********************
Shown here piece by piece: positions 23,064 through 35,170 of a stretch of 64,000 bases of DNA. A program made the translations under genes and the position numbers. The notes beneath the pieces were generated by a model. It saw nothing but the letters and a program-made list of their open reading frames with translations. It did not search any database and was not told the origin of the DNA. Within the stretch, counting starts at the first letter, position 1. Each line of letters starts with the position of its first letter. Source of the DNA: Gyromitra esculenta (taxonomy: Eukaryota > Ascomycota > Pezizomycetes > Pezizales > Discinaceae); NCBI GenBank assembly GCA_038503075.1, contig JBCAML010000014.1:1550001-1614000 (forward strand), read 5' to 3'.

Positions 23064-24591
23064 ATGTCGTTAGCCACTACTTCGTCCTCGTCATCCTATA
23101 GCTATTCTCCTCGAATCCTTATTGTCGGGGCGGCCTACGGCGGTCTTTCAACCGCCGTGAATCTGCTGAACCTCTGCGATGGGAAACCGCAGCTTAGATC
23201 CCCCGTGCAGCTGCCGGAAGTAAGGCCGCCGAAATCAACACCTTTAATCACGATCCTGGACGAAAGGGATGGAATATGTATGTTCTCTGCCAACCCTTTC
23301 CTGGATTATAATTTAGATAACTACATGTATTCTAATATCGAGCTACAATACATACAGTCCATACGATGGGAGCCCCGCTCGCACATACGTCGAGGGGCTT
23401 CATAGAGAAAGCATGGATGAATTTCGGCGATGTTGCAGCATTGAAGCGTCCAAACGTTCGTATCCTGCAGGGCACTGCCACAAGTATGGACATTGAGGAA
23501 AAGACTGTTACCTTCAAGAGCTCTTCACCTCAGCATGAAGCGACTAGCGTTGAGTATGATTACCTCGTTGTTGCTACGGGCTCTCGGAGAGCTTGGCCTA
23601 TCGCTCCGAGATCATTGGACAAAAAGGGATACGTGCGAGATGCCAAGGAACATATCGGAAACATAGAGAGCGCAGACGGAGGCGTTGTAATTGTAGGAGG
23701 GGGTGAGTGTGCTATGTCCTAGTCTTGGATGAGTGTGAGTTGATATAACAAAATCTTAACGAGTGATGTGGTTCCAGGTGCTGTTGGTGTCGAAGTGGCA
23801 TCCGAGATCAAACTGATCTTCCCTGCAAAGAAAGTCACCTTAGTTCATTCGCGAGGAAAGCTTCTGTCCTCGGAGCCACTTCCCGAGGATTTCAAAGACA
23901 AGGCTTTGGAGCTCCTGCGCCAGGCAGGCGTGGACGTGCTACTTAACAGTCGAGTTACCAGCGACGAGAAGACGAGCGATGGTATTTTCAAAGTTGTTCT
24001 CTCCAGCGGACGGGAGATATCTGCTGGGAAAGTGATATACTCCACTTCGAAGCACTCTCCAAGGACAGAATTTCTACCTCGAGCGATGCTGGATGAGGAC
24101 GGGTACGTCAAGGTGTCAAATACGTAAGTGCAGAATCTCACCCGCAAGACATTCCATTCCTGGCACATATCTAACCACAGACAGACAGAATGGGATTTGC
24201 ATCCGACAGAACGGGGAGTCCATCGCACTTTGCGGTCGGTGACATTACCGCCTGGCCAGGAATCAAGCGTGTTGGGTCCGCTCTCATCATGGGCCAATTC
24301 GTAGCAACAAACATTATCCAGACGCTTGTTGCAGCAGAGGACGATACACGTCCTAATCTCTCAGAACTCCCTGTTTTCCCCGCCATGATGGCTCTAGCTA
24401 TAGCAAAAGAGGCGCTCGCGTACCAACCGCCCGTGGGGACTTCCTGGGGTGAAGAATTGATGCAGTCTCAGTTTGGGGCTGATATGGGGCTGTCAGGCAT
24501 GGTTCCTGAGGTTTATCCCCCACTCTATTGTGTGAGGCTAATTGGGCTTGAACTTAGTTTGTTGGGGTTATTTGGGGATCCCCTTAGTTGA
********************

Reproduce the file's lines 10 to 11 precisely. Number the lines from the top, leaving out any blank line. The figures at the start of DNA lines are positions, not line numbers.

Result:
23701 GGGTGAGTGTGCTATGTCCTAGTCTTGGATGAGTGTGAGTTGATATAACAAAATCTTAACGAGTGATGTGGTTCCAGGTGCTGTTGGTGTCGAAGTGGCA
23801 TCCGAGATCAAACTGATCTTCCCTGCAAAGAAAGTCACCTTAGTTCATTCGCGAGGAAAGCTTCTGTCCTCGGAGCCACTTCCCGAGGATTTCAAAGACA